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Anthony Hopkins was diagnosed with Asperger’s when, as he put it: “my wife was trying to figure out who she was married to.” He credits Asperger’s syndrome with making him extremely restless - and, in turn, an unusually hard worker.Flickr
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Courtney Love, singer of Hole, was diagnosed as “mildly autistic” when she was a young girl. Though she was unusually intelligent, she struggled with school and with social interactions. Gabriel Olsen/Getty Images
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“My very mild Asperger’s has helped me creatively,” says comedic star Dan Aykroyd. “I sometimes hear a voice and think: ‘That could be a character I could do.’”Wikimedia Commons
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Alonzo Clemons's IQ is somewhere between 40 and 50 — but somehow, he is capable of creating incredibly detailed and lifelike 3D sculptures of animals. "No one taught him to do this," says Nancy Mason, his assistant. For Clemons, she says, sculpting is an unstoppable instinct. "When they took away his clay, he would sculpt anything he could get his hands on."www.alonzoclemons.com
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Composer and pianist Matt Savage taught himself how to read music when he was just six-years-old. By the time he was 11, his music career was so successful that he was signed to Bösendorfer pianos and performing for heads of state around the world.YouTube
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The inspiration behind the movie "Rain Man", Kim Peek was famous for being able to perfectly memorize any book he read. While he did not have the motor skills to button up his own shirt, Peek could perfectly recall the contents of 12,000 books.Wikimedia Commons
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It’s been widely speculated that directory Stanley Kubrick had Asperger’s Syndrome. The director has been described as an “intense, cool, misanthropic cinematic genius who obsesses over every detail.” Kubrick’s single-minded obsession with filmmaking was so strong that he could only enjoy life when he was standing behind a camera. “I’m happy – at times – making film. I’m certainly unhappy not making films.”Keith Hamshere/Getty Images
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Craig Nicholls, frontman of Australian rock band The Vines, was diagnosed with Aspeger’s Syndrome after being charged with assault for kicking a photographer during a show. When he was let go under the condition that he’d seek help for his condition, Nicholls shouted out: "I'm free!" When asked if Asperger’s was the root of his destructive behavior, Nicholls told an interviewer: “Yeah, I’d like to say that. That’s a good excuse anyway, for acting like a jerk.”Paul McConnell/Getty Images
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Blind Tom Wiggins
Tom Wiggins was a master pianist of the 19th century, who could play anything he heard. Some called him the "human parrot" or the "human phonograph". One of Wiggins' most impressive tricks was playing three songs at once. He could play "Fisher's Hornpipe" with his left hand, "Yankee Doodle" with his right, and sing "Dixie" all at once.Wikimedia Commons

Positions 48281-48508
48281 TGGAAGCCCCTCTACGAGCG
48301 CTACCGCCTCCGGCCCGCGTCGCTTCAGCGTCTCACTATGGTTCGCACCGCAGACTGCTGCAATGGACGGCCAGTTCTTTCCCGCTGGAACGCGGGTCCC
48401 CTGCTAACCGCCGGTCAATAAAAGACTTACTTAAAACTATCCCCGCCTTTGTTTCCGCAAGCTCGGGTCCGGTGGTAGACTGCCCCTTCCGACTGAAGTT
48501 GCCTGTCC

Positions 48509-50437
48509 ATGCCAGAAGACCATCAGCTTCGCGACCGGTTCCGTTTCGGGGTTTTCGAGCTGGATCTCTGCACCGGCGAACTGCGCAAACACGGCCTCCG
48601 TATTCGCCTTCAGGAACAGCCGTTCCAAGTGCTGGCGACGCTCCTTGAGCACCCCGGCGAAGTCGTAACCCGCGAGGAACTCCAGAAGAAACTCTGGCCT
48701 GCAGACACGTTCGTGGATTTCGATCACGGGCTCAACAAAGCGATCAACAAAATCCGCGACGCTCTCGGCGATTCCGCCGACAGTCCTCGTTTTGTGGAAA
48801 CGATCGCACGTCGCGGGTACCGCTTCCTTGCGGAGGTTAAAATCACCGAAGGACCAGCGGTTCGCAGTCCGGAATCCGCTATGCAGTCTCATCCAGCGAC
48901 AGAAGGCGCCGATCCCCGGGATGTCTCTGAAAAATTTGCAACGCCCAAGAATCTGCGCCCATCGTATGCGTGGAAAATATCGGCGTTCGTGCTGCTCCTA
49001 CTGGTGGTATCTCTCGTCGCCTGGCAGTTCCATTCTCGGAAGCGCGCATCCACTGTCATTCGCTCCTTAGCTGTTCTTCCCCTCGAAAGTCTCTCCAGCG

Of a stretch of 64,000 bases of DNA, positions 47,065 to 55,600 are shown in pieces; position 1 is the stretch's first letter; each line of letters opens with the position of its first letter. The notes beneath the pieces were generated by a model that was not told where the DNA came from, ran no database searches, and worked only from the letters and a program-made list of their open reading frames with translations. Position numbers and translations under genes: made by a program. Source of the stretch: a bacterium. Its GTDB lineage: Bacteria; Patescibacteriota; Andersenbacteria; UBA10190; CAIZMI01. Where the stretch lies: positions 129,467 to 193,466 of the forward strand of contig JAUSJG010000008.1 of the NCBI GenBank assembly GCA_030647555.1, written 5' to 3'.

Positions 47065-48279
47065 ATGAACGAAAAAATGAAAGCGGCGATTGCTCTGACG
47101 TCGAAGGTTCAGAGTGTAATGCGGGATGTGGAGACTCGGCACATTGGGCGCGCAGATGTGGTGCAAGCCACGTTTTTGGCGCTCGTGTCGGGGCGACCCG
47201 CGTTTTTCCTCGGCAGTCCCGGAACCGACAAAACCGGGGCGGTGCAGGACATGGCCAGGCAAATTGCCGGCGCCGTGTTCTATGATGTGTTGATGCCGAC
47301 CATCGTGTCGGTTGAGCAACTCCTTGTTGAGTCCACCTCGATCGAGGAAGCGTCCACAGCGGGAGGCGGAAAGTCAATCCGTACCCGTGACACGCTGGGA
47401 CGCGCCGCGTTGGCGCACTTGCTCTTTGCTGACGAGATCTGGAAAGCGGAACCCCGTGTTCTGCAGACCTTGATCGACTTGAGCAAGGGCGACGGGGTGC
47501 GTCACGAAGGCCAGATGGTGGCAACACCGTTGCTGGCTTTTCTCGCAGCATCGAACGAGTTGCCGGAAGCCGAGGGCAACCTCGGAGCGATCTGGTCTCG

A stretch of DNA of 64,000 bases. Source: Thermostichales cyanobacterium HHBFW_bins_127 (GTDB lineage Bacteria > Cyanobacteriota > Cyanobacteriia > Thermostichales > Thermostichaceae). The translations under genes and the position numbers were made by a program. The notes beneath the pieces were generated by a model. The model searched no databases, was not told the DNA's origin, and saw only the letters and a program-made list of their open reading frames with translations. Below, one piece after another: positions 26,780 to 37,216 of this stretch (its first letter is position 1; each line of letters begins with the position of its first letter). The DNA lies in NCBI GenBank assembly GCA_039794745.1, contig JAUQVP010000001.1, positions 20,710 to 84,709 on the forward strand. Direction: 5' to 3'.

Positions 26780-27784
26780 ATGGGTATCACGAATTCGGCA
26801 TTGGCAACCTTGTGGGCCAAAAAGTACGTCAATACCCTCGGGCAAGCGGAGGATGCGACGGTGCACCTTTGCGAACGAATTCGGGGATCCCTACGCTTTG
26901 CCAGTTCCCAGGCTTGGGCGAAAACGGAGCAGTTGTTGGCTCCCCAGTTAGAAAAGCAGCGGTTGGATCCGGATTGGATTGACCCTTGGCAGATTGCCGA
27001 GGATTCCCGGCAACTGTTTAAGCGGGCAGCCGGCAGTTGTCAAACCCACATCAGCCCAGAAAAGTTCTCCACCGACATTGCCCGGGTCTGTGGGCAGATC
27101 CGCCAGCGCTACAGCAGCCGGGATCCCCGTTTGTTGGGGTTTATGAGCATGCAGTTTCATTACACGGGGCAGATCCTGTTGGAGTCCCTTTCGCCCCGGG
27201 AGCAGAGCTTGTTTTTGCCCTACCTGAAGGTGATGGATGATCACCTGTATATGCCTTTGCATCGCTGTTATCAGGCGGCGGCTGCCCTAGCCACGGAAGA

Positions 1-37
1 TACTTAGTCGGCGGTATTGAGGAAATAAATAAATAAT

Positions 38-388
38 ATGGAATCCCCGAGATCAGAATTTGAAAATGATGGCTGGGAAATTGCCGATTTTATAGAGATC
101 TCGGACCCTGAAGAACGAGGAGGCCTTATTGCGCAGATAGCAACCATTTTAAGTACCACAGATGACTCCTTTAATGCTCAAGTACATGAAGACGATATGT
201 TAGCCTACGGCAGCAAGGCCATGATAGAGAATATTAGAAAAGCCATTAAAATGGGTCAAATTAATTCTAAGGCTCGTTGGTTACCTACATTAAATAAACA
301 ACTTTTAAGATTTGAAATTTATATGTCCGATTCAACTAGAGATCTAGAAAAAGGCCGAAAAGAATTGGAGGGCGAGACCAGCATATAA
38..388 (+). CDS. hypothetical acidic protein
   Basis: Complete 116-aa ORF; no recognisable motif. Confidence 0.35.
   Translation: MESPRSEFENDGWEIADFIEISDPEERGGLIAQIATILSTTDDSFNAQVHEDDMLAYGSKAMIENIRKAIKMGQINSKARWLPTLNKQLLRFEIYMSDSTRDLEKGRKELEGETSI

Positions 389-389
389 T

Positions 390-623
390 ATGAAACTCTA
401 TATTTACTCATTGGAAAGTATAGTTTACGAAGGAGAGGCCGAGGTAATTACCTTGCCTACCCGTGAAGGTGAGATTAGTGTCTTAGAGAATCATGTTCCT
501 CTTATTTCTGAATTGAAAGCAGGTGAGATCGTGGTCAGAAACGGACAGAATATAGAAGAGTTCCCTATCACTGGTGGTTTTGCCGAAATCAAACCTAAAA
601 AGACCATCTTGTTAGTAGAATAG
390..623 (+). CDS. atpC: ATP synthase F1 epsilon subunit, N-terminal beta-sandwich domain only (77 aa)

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Andy Warhol was never diagnosed with autism while he was alive, but autism expert Dr. Judith Gould insists that he “almost certainly had Asperger syndrome.” Warhol’s monosyllabic conversational style, meticulously structured routines, and unique creative vision all show strong signs that the legendary artist was on the autism spectrum, Dr. Gould says.Wikimedia Commons
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When asked about his condition, Talking Heads frontman David Byrne says that he just sees himself as “different” – not defective. “We all don't have to be the same,” Byrne has said. “I used to get annoyed when folks placed value judgements on sociability — implying those who are not gregarious or social are somehow less — it's just different.”Flickr
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Tim Burton’s long-time partner, Helena Bonham-Carter, is convinced that the legendary director has Asperger’s. “You start recognizing the signs,” she has said. “We were watching a documentary about autism and he said that was how he felt as a child."Gage Skidmore/Flickr
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The creator of Pokemon, Satoshi Tajiri, has been diagnosed with Asperger’s syndrome. His colleagues have described him as “reclusive” and “eccentric” – but his unusual brain is the mastermind behind one of the highest-grossing franchises of all time.Victoria Mulneix/YouTube
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The Splash and Kill Bill actress has been fairly public with her childhood diagnosis of Asperger's. Hannah has said her autism has made her incredibly shy and fearful of large events. It is perhaps because of this that Hannah mostly stays clear of Hollywood anymore.Frazer Harrison/Getty Images
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Leslie Lemke struggles with his motor controls so badly that he can't hold onto utensils without dropping them. When he sits down at the piano, though, he can play anything he hears. Lemke's foster parents first realized his talent when they heard him, without ever having taken a single piano lesson, sitting down and playing Tchaikovsky's Piano Concerto no. 1 after only having heard it once on television.Chicago Tribune's Sunday Magazine 1988
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Temple Grandin's work has reshaped the way livestock are handled, thanks in a large part to her unique insight into how an animal's mind works. But today, she's best known for giving the world a unique insight into how the autistic mind works. Her books have helped tear down the stigma around autism and helped others to better understand how people with autism see the world.Flickr